2015-07-15

    Highlights: • Quantitative LV assessment in CMR requires contour tracing of multiple SA images. • Conventional multi-slice method for LV assessment is tedious and time-consuming. • 3-slice segmentation is comparable to multi-slice method in determining LVEF. • 3-slice method is reliable and reproducible in determining LV volumes and mass. • 3-slice method reduces post-processing time compared to multi-slice method. - Abstract: Objectives: Quantitative assessment of left ventricular (LV) functional parameters in cardiac MR requires time-consuming contour tracing across multiple short axis images. This study assesses global LV functional parameters using 3-slice segmentation on steady state free precision (SSFP) cine short axis images and compares the results with conventional multi-slice segmentation of LV. Methods: Data were collected from 61 patients who underwent cardiac MRI for various clinical indications. Semi-automated cardiac MR software was used to trace LV contours both at multiple slices from base to apex as well as just 3 slices (base, mid, and apical) by two readers. Left ventricular ejection fraction (LVEF), LV volumes, and LV mass were calculated using both methods. Results: Bland–Altman plot revealed narrow limits of agreement (−4.4% to 5.1%) between LVEF obtained by the two methods. Bland–Altman analysis showed slightly wider limits of agreement between end-diastolic volumes (−5.0 to 12.0%; −3.9 to 8.5 ml/m{sup 2}), end-systolic volumes (−10.9 to 14.7%; −4.1 to 6.5 ml/m{sup 2}), and LV mass (−5.2 to 12.7%; −4.8 to 10.2 g/m{sup 2}) obtained by the two methods. There was a small mean difference between LV volumes and LV mass obtained using multi-slice and 3-slice segmentation. No statistically significant difference existed between the LV parameters obtained by the two readers using 3-slice segmentation (p > 0.05). Multi-slice assessment required approximately 15 min per study while 3-slice assessment required less than 5

  5. Improving fundamental abilities of atomic force microscopy for investigating quantitative nanoscale physical properties of complex biological systems

    Science.gov (United States)

    Cartagena-Rivera, Alexander X.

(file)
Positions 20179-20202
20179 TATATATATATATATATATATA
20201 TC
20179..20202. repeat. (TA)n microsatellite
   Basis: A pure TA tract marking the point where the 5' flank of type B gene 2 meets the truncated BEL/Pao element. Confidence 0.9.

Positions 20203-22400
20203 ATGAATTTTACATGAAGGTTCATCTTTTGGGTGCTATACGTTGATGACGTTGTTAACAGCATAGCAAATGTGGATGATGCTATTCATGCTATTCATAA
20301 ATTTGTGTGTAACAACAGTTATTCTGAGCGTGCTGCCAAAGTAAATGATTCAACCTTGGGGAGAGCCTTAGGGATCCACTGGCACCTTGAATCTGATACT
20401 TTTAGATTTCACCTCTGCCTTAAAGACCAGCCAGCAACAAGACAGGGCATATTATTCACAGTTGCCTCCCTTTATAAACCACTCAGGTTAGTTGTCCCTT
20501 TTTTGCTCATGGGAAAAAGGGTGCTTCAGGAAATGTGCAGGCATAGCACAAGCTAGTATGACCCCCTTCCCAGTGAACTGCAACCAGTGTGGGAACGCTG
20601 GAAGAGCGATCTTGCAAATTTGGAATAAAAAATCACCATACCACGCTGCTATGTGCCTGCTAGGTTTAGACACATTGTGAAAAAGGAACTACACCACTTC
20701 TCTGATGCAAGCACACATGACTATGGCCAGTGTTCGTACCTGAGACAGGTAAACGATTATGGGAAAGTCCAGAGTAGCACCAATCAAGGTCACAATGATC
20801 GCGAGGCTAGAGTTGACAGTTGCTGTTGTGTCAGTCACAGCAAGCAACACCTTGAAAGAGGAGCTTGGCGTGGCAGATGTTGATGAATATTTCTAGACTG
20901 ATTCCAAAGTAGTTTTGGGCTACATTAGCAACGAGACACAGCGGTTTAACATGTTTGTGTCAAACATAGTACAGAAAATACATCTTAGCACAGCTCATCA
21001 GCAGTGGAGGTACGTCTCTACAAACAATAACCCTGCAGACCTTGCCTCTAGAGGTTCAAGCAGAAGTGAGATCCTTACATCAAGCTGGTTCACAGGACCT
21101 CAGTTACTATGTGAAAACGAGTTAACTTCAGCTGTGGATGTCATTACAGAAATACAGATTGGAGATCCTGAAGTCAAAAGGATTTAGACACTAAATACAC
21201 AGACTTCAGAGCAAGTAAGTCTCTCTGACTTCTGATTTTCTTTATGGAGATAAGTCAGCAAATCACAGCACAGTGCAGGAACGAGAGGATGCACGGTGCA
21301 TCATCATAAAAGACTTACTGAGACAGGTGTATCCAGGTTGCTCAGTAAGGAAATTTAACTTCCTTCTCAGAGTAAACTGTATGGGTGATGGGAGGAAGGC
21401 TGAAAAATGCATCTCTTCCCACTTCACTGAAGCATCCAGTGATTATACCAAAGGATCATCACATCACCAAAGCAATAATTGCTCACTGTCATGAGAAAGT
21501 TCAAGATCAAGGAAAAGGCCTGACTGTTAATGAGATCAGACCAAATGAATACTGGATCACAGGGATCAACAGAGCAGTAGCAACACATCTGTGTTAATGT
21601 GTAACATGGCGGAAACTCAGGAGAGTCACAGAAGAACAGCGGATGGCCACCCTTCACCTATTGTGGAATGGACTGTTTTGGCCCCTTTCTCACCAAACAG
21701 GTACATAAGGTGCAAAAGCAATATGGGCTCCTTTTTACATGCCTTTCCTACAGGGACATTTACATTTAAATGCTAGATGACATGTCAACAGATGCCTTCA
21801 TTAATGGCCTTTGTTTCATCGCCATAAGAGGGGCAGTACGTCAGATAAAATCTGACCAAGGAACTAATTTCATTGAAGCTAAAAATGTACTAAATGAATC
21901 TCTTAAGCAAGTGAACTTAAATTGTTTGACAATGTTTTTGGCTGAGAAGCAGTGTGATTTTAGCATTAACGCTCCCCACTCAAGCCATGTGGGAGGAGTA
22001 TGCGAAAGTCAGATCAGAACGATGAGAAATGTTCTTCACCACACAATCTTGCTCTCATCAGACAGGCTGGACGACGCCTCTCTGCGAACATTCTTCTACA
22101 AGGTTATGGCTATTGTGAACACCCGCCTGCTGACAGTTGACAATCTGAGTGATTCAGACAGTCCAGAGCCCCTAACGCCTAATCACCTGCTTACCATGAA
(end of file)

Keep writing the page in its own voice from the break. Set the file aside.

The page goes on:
Measurements of local material properties of complex biological systems (e.g. live cells and viruses) in their respective physiological conditions are extremely important in the fields of biophysics, nanotechnology, material science, and nanomedicine. Yet, little is known about the structure-function-property relationship of live cells and viruses. In the case of live cells, the measurements of progressive variations in viscoelastic properties in vitro can provide insight to the mechanistic processes underpinning morphogenesis, mechano-transduction, motility, metastasis, and many more fundamental cellular processes. In the case of living viruses, the relationship between capsid structural framework and the role of the DNA molecule interaction within viruses influencing their stiffness, damping and electrostatic properties can shed light in virological processes like protein subunits assembly/dissassembly, maturation, and infection. The study of mechanics of live cells and viruses has been limited in part due to the lack of technology capable of acquiring high-resolution (nanoscale, subcellular) images of its heterogeneous material properties which vary widely depending on origin and physical interaction. The capabilities of the atomic force microscope (AFM) for measuring forces and topography with sub-nm precision have greatly contributed to research related to biophysics and biomechanics during the past two decades. AFM based biomechanical studies have the unique advantage of resolving/mapping spatially the local material properties over living cells and viruses. However, conventional AFM techniques such as force-volume and quasi-static force-distance curves are too low resolution and low speed to resolve interesting biophysical processes such as cytoskeletal dynamics for cells or assembly/dissasembly of viruses. To overcome this bottleneck, a novel atomic force microscopy mode is developed, that leads to sub-10-nm resolution and sub-15-minutes mapping of local